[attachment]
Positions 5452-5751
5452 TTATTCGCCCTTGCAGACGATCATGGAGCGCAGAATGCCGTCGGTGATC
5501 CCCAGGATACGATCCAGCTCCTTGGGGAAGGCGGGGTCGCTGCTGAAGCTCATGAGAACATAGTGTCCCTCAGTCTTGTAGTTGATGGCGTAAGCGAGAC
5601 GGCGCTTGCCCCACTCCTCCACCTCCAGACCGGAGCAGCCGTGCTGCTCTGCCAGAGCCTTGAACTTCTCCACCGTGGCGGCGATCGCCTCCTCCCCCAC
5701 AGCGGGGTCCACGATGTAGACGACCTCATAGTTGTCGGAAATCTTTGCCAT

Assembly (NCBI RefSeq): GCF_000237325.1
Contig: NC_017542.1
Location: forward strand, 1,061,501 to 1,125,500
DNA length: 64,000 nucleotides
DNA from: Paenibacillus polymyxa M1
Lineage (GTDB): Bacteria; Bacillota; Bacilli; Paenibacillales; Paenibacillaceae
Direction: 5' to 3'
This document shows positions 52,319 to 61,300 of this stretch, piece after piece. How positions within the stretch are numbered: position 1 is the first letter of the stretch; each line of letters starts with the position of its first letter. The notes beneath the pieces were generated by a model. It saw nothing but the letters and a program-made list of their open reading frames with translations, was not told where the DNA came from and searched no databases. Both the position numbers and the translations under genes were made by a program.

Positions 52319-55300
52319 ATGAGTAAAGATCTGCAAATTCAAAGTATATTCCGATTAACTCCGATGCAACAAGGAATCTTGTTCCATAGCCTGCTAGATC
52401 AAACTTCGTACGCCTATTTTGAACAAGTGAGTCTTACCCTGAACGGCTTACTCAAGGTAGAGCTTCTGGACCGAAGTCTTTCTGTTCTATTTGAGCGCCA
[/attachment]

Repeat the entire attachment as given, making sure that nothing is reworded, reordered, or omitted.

Positions 5452-5751
5452 TTATTCGCCCTTGCAGACGATCATGGAGCGCAGAATGCCGTCGGTGATC
5501 CCCAGGATACGATCCAGCTCCTTGGGGAAGGCGGGGTCGCTGCTGAAGCTCATGAGAACATAGTGTCCCTCAGTCTTGTAGTTGATGGCGTAAGCGAGAC
5601 GGCGCTTGCCCCACTCCTCCACCTCCAGACCGGAGCAGCCGTGCTGCTCTGCCAGAGCCTTGAACTTCTCCACCGTGGCGGCGATCGCCTCCTCCCCCAC
5701 AGCGGGGTCCACGATGTAGACGACCTCATAGTTGTCGGAAATCTTTGCCAT

Assembly (NCBI RefSeq): GCF_000237325.1
Contig: NC_017542.1
Location: forward strand, 1,061,501 to 1,125,500
DNA length: 64,000 nucleotides
DNA from: Paenibacillus polymyxa M1
Lineage (GTDB): Bacteria; Bacillota; Bacilli; Paenibacillales; Paenibacillaceae
Direction: 5' to 3'
This document shows positions 52,319 to 61,300 of this stretch, piece after piece. How positions within the stretch are numbered: position 1 is the first letter of the stretch; each line of letters starts with the position of its first letter. The notes beneath the pieces were generated by a model. It saw nothing but the letters and a program-made list of their open reading frames with translations, was not told where the DNA came from and searched no databases. Both the position numbers and the translations under genes were made by a program.

Positions 52319-55300
52319 ATGAGTAAAGATCTGCAAATTCAAAGTATATTCCGATTAACTCCGATGCAACAAGGAATCTTGTTCCATAGCCTGCTAGATC
52401 AAACTTCGTACGCCTATTTTGAACAAGTGAGTCTTACCCTGAACGGCTTACTCAAGGTAGAGCTTCTGGACCGAAGTCTTTCTGTTCTATTTGAGCGCCA